Evangeline into posing for him, threatening her with loss of her job. David Bastarache had fallen in love with Evangeline. Appalled by his half-brother’s activities, he vowed to sack and boot Malo as soon as control fell to him, as Hilaire had told him it would.

Though I’d gained some insight into Bastarache’s character, the man still mystified me.

“Explain it to me, Hippo. How could such thinking exist today?”

Hippo chewed as he gave my question thought.

“Every Acadian kid grows up on tales of ancestors being hunted down and deported. Le Grand Derangement still haunts us as a people. And it’s not just ancient history. Acadians see their culture as constantly threatened by a hostile, Anglo-dominated world.”

I let him go on.

“How do you keep alive your customs and language while your kids are watching Seinfeld and listening to the Stones? While their city cousins can barely parler a few words of French?”

I took the questions as rhetorical, and didn’t answer.

“We Acadians have learned to hold on to our identity no matter what life throws at us. How? Partly through sheer obstinacy. Partly by making everything larger than life. Our music. Our food. Our festivals. Even our fears.”

“But it’s not the 1800s,” I said. “Or even the 1960s. How can Bastarache distrust hospitals and government that much?”

“Bastarache is Acadian by nature. He also operates businesses that run close to the line. On top of all that, he’s got personal baggage. Vile father. Deviate brother. Mother shot. Homeschooled.” Hippo shrugged. “The guy seems to genuinely love your pal. Didn’t want her harmed. Did what he thought was best to protect her.”

Malo had been right about one thing. Obeline and Bastarache were living in the dark ages with regard to their attitude toward Evangeline’s disease. Like the nursing nuns of a century before, Obeline had sacrificed for leprosy, committing to a loveless marriage in order to care for her sister. Bastarache had been complicit in hiding Evangeline away.

“Obeline lied about seeing Evangeline murdered,” I said. “To throw me off. She also let everyone believe Bastarache was responsible for the broken arm and the fire.”

“He wasn’t?” Hippo was thumbnailing something from a molar.

I shook my head. “Because of the leprosy, Evangeline had little feeling in her hands and feet. Obeline cracked her ulna attempting to stop Evangeline from falling downstairs. It was also Evangeline who accidentally set the house on fire.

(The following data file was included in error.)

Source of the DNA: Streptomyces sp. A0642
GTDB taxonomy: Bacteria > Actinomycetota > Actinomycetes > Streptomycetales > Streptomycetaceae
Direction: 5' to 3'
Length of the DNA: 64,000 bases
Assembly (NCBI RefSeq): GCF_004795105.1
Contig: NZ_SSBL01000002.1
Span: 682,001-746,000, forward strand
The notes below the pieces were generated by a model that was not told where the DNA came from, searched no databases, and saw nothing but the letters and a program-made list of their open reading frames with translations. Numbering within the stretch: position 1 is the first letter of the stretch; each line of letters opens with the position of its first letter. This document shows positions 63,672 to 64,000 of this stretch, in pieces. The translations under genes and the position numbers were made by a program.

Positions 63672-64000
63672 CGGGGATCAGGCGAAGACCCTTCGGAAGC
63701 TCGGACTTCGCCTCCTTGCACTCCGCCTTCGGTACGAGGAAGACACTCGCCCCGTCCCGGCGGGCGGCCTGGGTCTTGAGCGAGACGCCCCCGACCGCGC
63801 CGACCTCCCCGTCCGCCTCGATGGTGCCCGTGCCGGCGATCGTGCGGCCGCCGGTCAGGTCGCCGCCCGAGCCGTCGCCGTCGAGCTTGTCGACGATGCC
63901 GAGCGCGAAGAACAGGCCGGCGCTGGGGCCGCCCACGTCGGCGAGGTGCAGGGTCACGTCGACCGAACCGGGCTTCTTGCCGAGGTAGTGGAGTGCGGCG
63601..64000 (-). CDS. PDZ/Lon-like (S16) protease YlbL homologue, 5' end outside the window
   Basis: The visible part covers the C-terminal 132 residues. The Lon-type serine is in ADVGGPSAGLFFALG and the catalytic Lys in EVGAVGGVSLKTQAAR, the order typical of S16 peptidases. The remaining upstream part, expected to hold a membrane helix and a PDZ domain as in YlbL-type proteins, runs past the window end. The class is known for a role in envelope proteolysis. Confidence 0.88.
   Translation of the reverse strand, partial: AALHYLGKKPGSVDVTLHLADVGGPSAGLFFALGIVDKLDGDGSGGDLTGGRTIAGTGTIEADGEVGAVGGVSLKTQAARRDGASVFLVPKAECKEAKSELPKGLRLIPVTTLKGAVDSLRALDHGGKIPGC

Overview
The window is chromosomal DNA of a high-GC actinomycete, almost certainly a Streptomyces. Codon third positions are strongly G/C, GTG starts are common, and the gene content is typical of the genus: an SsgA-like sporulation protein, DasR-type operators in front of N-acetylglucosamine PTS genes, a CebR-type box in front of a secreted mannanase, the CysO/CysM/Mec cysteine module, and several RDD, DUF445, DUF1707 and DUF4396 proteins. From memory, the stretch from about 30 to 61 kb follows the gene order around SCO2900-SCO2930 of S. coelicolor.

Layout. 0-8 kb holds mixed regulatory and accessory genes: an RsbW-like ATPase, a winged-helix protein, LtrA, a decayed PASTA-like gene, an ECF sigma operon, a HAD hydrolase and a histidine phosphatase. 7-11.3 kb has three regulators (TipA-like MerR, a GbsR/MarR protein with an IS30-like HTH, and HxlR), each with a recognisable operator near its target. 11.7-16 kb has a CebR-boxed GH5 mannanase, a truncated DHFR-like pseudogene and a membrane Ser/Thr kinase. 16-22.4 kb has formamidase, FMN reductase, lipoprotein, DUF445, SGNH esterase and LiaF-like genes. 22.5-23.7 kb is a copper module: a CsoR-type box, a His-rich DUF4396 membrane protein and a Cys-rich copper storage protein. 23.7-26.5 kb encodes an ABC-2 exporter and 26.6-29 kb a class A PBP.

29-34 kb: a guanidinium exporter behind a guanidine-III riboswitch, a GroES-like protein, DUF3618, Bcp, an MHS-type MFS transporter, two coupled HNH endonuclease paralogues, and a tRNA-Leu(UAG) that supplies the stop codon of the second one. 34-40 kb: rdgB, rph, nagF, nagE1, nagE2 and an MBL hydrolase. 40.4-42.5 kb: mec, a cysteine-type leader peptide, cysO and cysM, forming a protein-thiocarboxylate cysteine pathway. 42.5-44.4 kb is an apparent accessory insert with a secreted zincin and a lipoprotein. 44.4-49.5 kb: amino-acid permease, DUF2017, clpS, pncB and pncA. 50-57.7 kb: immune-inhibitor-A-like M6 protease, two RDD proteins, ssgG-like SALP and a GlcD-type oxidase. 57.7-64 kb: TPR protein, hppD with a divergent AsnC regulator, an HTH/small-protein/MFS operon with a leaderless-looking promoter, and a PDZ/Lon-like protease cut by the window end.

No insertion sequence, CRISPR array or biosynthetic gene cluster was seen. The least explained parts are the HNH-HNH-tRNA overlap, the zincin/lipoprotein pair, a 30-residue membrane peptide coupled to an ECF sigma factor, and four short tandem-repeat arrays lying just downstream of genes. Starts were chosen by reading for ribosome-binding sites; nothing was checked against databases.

“She also lied about the poetry book. Obeline had it published as a birthday gift for Evangeline. Anonymously, since no one was to know her sister was alive.”

Having achieved success with the molar, Hippo was cream-cheesing a second bagel. I continued talking.

“The great tragedy is that Evangeline could have led a relatively normal life. Multidrug therapies are readily available and patients usually show improvement in two to three months. Fewer than one tenth of one percent of those treated fail to be cured.”

“There still much leprosy around?”

I’d done some research on that.

“The global registered prevalence of leprosy at the beginning of 2006 was almost two hundred and twenty thousand cases. And it’s not just Africa and Southeast Asia. Thirty-two thousand of those cases are right here in the Americas. Over six thousand in the United States. Two hundred to two hundred and fifty new cases are diagnosed each year.”

“I’ll be damned.”

“Bastarache and Obeline did for Evangeline exactly what had been done for her mother, never realizing the enormity of the mistake.”

“One thing I don’t get. Bastarache hated Malo. Why stash her with him?”

“Evangeline had only been at Malo’s house a short time. When Harry and I dropped in on Obeline, Bastarache freaked. Figured if we found the house in Tracadie there was a possibility we could also find the one on Ile d’Orleans. When Ryan and I actually did show up there, he panicked and raced back to move her again.”

My eyes drifted to the row of neatly labeled boxes. Genevieve Doucet, left to mummify in her bed by poor deranged Theodore. Anne Girardin, killed by her father.

I thought of others. Ryan’s MP number two, Claudine Cloquet, sold to Malo by her father. Evangeline, locked away by her would-be husband and her sister, though undoubtedly with her own consent.

“You know, Hippo, the bogeyman’s not always hanging out in the school yard or at the bus depot. He can be the guy in your parlor hogging the remote.”

Hippo stared at me as though I’d spoken Swahili.

“Someone right there in your own family. That’s often where the threat is.”

“Yeah,” Hippo said softly.

My eyes settled on the name now attached to the girl from Lac des Deux Montagnes. Maude Waters. Maude had also had movie star dreams. Was dead at sixteen.

My thoughts veered to Malo. He’d claimed no knowledge of Phoebe Quincy. Again, his employee had told a different tale. Sardou stated that he’d seen Phoebe at the house on Rustique. But only briefly.

Phoebe remained missing.

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